While the fired burned in Florida I was in another fire-prone place, San Diego, listening to a speech by Dr. John Fitzpatrick of the Cornell Lab of Ornithology in which he touched on how important fire is for scrub habitats and for the survival of the Florida scrub-jay in particular.

To most of us wildfire is rare but it’s a natural cycle in scrub communities where plants, animals, and birds rely on its regular occurrence.   “Regular” is important.  If fire happens too often or too infrequently that’s bad too.

It has taken a while to learn this.  Dr. Fitzpatrick described how they studied fire and birds at Archbold Station in Highlands County, Florida.  For two decades Archbold suppressed fires and watched the scrub-jay population surge then dangerously decline.  After 20 years scientists burned small tracts and watched the scrub-jays surge again.  They learned that the Florida scrub-jay’s optimal habitat is at 5-15 years after a fire.  At 15 years the scrub gets too tall, the jay’s predators increase and the birds decline.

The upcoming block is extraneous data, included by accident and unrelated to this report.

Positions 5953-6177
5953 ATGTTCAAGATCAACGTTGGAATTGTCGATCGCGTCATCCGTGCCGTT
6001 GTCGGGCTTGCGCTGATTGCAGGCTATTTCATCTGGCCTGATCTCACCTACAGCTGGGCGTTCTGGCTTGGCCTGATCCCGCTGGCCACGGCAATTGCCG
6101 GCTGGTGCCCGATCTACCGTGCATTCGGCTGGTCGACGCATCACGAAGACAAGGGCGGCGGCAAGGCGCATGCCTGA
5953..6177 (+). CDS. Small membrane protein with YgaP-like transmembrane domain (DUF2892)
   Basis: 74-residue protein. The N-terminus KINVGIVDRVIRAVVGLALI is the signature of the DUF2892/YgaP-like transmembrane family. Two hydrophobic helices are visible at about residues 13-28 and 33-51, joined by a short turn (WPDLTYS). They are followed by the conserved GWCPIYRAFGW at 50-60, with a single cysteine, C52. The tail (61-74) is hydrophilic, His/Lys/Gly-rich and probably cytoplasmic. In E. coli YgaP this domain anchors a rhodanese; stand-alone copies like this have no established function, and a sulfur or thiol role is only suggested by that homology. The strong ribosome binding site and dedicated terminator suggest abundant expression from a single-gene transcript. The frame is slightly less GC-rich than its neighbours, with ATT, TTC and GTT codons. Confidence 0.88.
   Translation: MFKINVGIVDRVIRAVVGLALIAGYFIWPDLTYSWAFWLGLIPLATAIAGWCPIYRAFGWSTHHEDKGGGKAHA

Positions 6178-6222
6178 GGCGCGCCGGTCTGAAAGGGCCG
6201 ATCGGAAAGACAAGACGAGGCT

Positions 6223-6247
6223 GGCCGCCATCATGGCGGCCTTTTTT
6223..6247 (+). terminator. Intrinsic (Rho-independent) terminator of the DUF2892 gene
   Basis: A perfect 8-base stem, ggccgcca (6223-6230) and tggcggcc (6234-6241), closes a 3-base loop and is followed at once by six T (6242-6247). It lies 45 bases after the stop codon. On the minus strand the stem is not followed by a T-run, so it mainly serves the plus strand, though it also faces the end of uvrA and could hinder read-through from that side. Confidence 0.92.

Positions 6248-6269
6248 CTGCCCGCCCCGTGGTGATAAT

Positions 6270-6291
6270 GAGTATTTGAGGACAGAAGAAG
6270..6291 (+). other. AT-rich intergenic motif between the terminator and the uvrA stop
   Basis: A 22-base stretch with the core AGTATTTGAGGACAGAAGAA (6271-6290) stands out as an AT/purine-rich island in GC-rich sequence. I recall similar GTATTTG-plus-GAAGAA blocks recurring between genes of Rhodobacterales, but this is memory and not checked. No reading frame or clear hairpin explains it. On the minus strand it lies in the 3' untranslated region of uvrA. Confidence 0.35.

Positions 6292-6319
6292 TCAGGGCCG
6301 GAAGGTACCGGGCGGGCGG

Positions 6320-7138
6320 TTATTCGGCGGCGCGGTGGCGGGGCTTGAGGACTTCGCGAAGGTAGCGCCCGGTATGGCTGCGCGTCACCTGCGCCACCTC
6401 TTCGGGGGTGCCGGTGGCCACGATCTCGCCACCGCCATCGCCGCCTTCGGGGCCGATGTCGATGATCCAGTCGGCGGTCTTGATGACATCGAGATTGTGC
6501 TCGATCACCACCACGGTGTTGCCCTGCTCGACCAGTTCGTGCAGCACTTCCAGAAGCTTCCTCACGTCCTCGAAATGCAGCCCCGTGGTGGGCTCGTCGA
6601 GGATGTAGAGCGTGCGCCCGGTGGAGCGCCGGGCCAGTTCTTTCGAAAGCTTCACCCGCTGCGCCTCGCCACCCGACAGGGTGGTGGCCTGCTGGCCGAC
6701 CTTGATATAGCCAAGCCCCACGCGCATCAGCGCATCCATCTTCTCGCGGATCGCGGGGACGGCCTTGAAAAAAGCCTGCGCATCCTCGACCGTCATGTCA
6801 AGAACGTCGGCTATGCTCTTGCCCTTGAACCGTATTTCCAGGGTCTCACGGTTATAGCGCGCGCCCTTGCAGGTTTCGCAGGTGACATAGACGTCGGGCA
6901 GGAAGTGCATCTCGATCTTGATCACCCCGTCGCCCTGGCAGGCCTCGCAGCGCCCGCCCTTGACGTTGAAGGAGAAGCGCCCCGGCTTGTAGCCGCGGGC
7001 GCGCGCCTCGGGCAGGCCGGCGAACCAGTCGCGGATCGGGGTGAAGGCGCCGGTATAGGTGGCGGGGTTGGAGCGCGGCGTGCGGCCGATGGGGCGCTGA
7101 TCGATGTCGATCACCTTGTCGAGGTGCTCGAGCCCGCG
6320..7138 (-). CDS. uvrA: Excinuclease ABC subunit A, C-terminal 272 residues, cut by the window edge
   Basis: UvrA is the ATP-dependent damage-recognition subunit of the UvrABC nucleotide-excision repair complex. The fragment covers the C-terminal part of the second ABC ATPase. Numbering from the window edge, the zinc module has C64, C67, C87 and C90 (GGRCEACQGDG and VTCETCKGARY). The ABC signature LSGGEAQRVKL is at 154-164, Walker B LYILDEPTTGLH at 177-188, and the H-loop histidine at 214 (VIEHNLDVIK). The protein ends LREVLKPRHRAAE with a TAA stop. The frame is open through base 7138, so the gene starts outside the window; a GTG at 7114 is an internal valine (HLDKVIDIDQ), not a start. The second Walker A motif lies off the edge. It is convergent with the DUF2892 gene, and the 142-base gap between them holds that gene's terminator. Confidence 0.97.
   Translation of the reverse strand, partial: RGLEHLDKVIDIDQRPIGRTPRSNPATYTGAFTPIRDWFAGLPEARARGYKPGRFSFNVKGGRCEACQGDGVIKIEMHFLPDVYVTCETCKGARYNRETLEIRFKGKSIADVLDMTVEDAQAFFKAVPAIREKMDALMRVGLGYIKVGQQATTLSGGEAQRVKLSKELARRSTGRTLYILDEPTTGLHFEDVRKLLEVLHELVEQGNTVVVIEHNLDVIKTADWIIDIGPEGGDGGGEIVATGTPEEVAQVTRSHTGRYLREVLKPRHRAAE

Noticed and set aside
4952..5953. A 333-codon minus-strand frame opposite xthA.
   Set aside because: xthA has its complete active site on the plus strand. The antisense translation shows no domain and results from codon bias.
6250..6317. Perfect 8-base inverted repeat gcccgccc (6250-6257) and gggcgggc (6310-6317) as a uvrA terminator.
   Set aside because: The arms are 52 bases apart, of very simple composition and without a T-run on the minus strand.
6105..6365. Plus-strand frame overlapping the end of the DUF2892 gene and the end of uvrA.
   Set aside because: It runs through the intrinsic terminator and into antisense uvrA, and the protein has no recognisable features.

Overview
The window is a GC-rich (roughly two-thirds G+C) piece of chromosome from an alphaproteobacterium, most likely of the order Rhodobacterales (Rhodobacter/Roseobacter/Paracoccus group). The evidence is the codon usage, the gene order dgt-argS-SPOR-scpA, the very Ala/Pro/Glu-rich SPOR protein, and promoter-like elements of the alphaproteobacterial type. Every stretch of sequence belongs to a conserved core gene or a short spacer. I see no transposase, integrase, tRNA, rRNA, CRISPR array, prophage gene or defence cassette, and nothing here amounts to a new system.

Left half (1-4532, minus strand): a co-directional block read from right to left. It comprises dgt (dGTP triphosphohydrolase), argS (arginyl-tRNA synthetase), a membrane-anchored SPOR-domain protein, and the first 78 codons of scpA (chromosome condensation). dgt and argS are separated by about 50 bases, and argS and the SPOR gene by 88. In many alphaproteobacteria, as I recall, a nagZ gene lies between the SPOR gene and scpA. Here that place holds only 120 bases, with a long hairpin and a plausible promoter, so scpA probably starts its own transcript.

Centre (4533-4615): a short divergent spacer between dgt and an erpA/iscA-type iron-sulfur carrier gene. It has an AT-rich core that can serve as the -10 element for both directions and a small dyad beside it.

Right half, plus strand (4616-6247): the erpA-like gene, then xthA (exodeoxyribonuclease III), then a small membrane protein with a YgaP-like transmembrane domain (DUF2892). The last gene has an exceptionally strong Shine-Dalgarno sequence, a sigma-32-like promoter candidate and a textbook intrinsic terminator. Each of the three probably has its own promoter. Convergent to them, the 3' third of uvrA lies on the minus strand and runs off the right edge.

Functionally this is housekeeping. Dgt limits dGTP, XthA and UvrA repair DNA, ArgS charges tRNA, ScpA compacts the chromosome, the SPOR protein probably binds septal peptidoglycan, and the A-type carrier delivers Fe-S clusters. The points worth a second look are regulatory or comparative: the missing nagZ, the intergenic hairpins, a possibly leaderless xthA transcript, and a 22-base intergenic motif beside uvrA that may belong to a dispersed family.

Fire is necessary.  The trick in populated areas is to manage it so it happens only when and where it’s needed.

In San Diego the local government conducts brush management programs to protect homes and businesses.  According to San Diego Audubon, these programs sometimes make matters worse.  If workers clear away native chaparral, it not only destroys endangered bird habitat but results in fire-prone grassy weeds that burn more easily. Proper management of native habitat actually lowers the risk of explosive fire.

So though we fear it, fire is important.  Without it we wouldn’t have Florida scrub-jays, California gnatcatchers and coastal cactus wrens, to name a few.

(photo of a helicopter dropping water on a California wildfire, by FEMA via Wikimedia Commons. Click on the image to see the original.)

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Mar 05 2013

The Triple Fence

Published by under Musings & News,Travel

Border Fence at Canon de los Sauces, 2012 (photo by Jill Marie Holslin)

Travel is very educational.  Not only are there different birds in San Diego but the threats those birds face are different from what I’m used to in Pittsburgh.  One issue particularly grabbed my attention because we never have to deal with it at home.